What was THAT all About???

Reading to Learn

Laura Beth Anderson



Comprehension is the goal of reading! A great strategy for students to learn when trying to comprehend a text is summarization. In this lesson students will learn to identify important and less important details of a text when creating a summary.



Highlighters for each child

Black markers for each child

Copies of Team Rescues History from Hurricane Damage. Catherine Clarke Fox. National Geographic Kids News. October 13, 2005http://news.nationalgeographic.com/kids/2005/10/rescuehistory.html




1. Today we are going to read a text and learn how to create a summary of what we have read. When you create a summary you find the meaningful and important parts of what you read and put them together to make a shorter text than the original. Summaries can help up tell a friend the information in a quick way. It also helps with comprehension.


2. Remember how we talked about reading silently. When reading silently remember, your lips will not be moving and there will not be sound coming out of your mouth. Let me show you by reading the first sentence of this paragraph on the board aloud and then silently (Have the paragraph already written). Read aloud “When I woke up this morning it was snowing outside.” Then read it silently. Now as I read the whole paragraph aloud, I want you to follow along with me reading silently like you just practiced. “When I woke up this morning it was snowing outside. I put on my snow coat. The coat is blue. It put mittens on too. I will stay warm!”


3. Now let’s go through and highlight some important things in this paragraph. What is the most important thing in this paragraph? That’s right, it is snowing and so they put on a snow coat. Snow is an important word so I am going to highlight it. The rest of the sentence is not as important so I am going to cross it out. We can also highlight the color of the coat and the word mittens because they are important. The rest of the sentences are not important. Finally, staying warm is important so I will highlight that and cross out the rest. Now I have all of the important parts highlighted. I can easily remember the paragraph’s main idea, so let’s take the highlighted part and make a summary. Let students help you come up with a summary of the paragraph using the highlighted parts and omitting the unimportant parts. (Ex. I put on my snow coat and mittens to stay warm because it was snowing.)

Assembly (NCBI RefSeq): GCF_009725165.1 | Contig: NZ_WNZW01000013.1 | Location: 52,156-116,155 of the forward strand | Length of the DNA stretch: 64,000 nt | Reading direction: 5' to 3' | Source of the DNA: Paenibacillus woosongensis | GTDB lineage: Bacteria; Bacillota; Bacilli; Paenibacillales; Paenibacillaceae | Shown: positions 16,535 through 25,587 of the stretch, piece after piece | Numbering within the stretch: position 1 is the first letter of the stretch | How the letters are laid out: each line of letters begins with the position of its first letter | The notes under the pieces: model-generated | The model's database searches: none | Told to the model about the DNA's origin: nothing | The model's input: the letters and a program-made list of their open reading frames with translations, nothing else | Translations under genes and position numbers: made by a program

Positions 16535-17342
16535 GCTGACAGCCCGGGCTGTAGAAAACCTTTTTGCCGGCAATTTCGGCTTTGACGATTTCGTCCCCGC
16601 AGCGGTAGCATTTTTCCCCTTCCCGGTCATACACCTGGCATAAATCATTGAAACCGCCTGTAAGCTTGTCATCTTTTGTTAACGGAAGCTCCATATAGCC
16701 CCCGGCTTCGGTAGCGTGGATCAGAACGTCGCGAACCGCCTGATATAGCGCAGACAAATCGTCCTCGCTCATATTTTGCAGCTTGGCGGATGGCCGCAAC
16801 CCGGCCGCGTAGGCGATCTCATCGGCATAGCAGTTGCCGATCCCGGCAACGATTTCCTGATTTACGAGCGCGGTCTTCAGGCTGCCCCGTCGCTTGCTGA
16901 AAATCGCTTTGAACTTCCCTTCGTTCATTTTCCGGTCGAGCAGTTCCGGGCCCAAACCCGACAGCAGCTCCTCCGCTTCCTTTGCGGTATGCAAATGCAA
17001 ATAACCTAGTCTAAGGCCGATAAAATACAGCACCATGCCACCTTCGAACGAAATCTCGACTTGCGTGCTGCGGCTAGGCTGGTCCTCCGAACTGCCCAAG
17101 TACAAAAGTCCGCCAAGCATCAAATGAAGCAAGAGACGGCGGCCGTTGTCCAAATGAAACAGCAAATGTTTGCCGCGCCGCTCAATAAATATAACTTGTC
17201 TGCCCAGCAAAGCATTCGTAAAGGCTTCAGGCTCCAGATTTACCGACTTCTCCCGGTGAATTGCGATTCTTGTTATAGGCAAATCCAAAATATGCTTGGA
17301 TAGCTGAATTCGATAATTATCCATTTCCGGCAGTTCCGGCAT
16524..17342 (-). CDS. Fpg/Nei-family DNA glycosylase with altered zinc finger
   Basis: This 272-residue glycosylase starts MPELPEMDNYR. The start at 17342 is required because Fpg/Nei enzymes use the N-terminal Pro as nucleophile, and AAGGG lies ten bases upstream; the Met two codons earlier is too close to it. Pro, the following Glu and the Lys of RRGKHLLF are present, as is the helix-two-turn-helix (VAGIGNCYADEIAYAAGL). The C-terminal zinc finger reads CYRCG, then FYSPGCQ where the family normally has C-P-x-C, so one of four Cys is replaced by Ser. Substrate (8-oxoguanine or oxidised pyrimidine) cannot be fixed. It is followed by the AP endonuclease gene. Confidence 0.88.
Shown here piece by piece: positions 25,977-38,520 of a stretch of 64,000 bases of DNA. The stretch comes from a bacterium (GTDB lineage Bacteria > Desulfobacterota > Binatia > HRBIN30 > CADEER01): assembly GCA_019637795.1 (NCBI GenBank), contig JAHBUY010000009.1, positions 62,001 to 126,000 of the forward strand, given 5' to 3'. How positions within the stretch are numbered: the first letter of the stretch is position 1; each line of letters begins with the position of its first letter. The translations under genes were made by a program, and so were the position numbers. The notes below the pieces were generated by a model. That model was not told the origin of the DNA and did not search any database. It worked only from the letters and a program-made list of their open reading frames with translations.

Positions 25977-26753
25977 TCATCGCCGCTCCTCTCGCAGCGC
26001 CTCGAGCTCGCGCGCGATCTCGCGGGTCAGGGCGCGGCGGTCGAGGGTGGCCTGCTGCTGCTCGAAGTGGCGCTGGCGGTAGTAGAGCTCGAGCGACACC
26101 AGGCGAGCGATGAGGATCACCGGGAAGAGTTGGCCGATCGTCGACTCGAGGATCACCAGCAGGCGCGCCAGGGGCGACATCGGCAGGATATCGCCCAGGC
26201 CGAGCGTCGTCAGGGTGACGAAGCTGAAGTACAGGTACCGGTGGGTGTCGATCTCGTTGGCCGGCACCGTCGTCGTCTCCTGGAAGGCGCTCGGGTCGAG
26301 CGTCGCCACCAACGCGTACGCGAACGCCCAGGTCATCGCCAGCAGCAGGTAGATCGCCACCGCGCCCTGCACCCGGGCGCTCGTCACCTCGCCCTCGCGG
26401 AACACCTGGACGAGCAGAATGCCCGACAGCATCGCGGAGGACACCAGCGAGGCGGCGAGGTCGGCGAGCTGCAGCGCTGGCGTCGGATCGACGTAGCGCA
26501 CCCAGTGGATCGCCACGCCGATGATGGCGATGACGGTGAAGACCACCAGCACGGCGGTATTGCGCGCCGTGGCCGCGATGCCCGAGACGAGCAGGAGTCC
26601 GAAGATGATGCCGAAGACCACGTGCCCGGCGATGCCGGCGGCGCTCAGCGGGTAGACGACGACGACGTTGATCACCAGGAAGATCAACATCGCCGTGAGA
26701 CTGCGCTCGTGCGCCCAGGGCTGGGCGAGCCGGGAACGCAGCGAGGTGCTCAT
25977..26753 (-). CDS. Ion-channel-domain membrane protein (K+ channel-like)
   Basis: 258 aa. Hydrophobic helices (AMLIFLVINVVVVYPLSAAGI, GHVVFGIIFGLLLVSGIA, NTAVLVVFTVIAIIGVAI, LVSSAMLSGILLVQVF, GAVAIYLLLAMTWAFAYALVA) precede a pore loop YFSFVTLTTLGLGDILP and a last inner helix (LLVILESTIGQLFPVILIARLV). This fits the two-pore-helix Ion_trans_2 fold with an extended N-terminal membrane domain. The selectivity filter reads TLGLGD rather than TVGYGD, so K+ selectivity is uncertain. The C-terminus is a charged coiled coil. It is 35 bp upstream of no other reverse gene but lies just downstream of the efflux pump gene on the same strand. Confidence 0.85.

4. When we summarize text there are three rules that can help us. We used them a minute ago when we summarized the paragraph on the board.  (Write on the board as you say them). They are: 1) Get rid of any unnecessary or repeated information 2) pick out the most important items or events 3) write a statement that covers everything the author is trying to say about the topic.


5. Let’s practice the first paragraph all together. It says “The National Park Service's Jean Lafitte National Historic Park and Preserve's Visitor Center in New Orleans was broiling at about a hundred degrees Fahrenheit (38 degrees Celsius), and moisture in the air made it seem even hotter for emergency workers cleaning up there after Hurricane Katrina.” I want each of you to highlight the important parts and cross out the unnecessary parts. (Hopefully, they will highlight National Park Services, New Orleans, hot, cleaning up after Hurricane Katrina.) Now I want you to take the important information you have complied and write a sentence summary. (for example, The National Park Services of New Orleans cleaned up in the heat after Hurricane Katrina).


6. Now that I have shown you how to summarize and we have done some simple practice it is your turn to summarize on your own. This is an article from National Geographic for Kids about rescuing important parts of history from the damage from Hurricane Katrina. As you are silently reading this article use your three summarizing rules to help you comprehend the text. You can also use your highlighter to highlight important information and a black marker to cross out unnecessary information. 


7. After students have read they will get into partners and summarize each paragraph of the article into one sentence.


8. For assessment I will collect the summarizations the students did from the article and check the using the following checklist.

          - Is redundant information left out of the summary?

          - Are important ideas and events included in the summary?

          - Do they state the author’s main idea and supporting details?



Nell Fleming, 1-2-3…A Summary. http://www.auburn.edu/rdggenie/connect/flemingrl.html

Team Rescues History from Hurricane Damage. Catherine Clarke Fox. National Geographic Kids News. October 13, 2005.           http://news.nationalgeographic.com/kids/2005/10/rescuehistory.html

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